Glomus jugulare tumor: Tumor control and complications after stereotactic radiosurgery

Robert L. Foote, Bruce E. Pollock, Deborah A. Gorman, Paula J. Schomberg, Scott L. Stafford, Michael J. Link, Robert W. Kline, Scott E. Strome, Jan L. Kasperbauer, Kerry D. Olsen

Research output: Contribution to journalArticlepeer-review

99 Scopus citations


Background. We evaluated toxicity and long-term efficacy of stereotactic radiosurgery in patients with symptomatic or progressive glomus jugulare tumors. Methods. Twenty-five consecutive patients (age, 30-88 years; 17 women, 8 men) who underwent stereotactic radiosurgery with the Leksell Gamma Knife (dose, 12-18 Gy) were prospectively followed. MRI and clinical examinations were performed at 6 months and 1, 2, and 3 years, and then every 2 years. Results. None of the tumors increased in size, 17 were stable, and 8 decreased (median imaging follow-up, 35 months; range, 10-113 months). Symptoms subsided in 15 patients (60%); vertigo occurred in 1, but balance improved with vestibular training (median clinical follow-up, 37 months; range, 11-118 months). No other new or progressive neuropathy of cranial nerves V-XII developed. Conclusions. Stereotactic radiosurgery can achieve excellent tumor control with low risk of morbidity in the treatment of glomus jugulare tumors. The lower cranial nerves can safely tolerate a radiosurgical dose of 12 to 18 Gy.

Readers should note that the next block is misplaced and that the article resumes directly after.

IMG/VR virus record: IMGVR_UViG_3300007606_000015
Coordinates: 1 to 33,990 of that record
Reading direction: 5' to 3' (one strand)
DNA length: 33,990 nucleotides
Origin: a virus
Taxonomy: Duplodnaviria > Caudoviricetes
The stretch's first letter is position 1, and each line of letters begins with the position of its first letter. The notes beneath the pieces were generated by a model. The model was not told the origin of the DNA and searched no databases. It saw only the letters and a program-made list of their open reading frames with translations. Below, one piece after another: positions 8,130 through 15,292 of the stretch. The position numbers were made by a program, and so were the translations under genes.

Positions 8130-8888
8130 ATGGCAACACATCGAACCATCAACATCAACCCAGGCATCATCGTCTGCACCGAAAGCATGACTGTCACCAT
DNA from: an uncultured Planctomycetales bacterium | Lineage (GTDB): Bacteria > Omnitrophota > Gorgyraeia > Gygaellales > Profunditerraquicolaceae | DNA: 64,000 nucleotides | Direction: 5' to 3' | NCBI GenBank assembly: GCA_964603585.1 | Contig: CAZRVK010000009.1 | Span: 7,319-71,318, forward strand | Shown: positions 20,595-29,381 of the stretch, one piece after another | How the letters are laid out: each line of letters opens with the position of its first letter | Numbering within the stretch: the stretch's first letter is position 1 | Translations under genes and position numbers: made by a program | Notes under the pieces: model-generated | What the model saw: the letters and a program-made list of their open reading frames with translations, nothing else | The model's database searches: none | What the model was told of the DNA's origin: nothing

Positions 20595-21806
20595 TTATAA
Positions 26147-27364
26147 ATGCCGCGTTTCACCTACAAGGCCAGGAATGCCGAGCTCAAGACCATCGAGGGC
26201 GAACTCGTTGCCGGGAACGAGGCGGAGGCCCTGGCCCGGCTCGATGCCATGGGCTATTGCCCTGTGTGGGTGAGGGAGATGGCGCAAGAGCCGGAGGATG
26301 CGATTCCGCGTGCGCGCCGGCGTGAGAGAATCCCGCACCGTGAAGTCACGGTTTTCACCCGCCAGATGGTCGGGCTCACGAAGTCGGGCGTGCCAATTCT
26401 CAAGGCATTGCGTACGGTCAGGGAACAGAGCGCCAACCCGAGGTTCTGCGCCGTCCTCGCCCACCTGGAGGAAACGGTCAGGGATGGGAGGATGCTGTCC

Original languageEnglish (US)
Pages (from-to)332-339
Number of pages8
JournalHead and Neck
Issue number4
StatePublished - Jan 1 2002


  • Gamma knife
  • Glomus jugulare tumor
  • Prospective study
  • Stereotactic radiosurgery

ASJC Scopus subject areas

  • Otorhinolaryngology


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